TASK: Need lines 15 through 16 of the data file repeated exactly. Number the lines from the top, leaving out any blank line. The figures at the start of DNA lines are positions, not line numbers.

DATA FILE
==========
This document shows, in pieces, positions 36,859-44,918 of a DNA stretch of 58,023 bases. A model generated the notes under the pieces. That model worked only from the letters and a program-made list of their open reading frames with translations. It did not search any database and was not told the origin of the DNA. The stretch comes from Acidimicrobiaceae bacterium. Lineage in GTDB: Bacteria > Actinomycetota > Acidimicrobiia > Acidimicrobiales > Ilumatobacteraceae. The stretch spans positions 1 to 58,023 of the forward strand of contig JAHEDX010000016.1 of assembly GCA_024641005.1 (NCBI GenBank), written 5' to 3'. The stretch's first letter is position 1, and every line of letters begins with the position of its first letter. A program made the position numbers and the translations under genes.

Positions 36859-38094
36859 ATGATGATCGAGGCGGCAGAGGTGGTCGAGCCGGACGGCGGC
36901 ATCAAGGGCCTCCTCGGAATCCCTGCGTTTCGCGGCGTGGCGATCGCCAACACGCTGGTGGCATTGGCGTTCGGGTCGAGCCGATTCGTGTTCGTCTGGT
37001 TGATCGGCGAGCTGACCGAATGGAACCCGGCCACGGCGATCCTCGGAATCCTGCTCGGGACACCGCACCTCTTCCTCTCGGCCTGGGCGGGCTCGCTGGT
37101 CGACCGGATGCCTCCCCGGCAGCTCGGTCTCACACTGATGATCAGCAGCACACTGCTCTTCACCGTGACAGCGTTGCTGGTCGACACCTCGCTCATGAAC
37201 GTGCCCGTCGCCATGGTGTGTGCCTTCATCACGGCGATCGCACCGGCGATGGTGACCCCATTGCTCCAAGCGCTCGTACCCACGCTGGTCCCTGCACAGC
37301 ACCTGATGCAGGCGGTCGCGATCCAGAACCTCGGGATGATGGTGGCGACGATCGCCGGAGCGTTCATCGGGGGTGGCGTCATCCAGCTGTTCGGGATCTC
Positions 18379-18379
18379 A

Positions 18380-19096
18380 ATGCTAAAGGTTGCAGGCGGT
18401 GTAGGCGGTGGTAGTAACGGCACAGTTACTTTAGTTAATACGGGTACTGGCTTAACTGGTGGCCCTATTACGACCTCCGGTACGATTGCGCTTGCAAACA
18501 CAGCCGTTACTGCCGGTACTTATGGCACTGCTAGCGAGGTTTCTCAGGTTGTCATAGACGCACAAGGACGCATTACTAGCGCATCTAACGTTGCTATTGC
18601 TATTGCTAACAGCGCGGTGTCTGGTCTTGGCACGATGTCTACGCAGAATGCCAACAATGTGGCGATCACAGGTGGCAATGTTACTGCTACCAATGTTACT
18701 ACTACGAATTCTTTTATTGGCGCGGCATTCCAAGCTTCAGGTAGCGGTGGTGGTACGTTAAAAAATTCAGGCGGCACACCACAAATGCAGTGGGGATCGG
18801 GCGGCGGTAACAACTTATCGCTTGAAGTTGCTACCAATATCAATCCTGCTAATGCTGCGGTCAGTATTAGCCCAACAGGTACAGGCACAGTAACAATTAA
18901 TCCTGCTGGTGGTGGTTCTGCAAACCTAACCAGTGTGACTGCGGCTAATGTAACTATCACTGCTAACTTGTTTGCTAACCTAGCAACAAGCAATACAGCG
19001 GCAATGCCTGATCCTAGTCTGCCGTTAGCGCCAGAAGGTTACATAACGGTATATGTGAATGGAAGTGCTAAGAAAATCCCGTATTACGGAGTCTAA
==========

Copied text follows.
18601 TATTGCTAACAGCGCGGTGTCTGGTCTTGGCACGATGTCTACGCAGAATGCCAACAATGTGGCGATCACAGGTGGCAATGTTACTGCTACCAATGTTACT
18701 ACTACGAATTCTTTTATTGGCGCGGCATTCCAAGCTTCAGGTAGCGGTGGTGGTACGTTAAAAAATTCAGGCGGCACACCACAAATGCAGTGGGGATCGG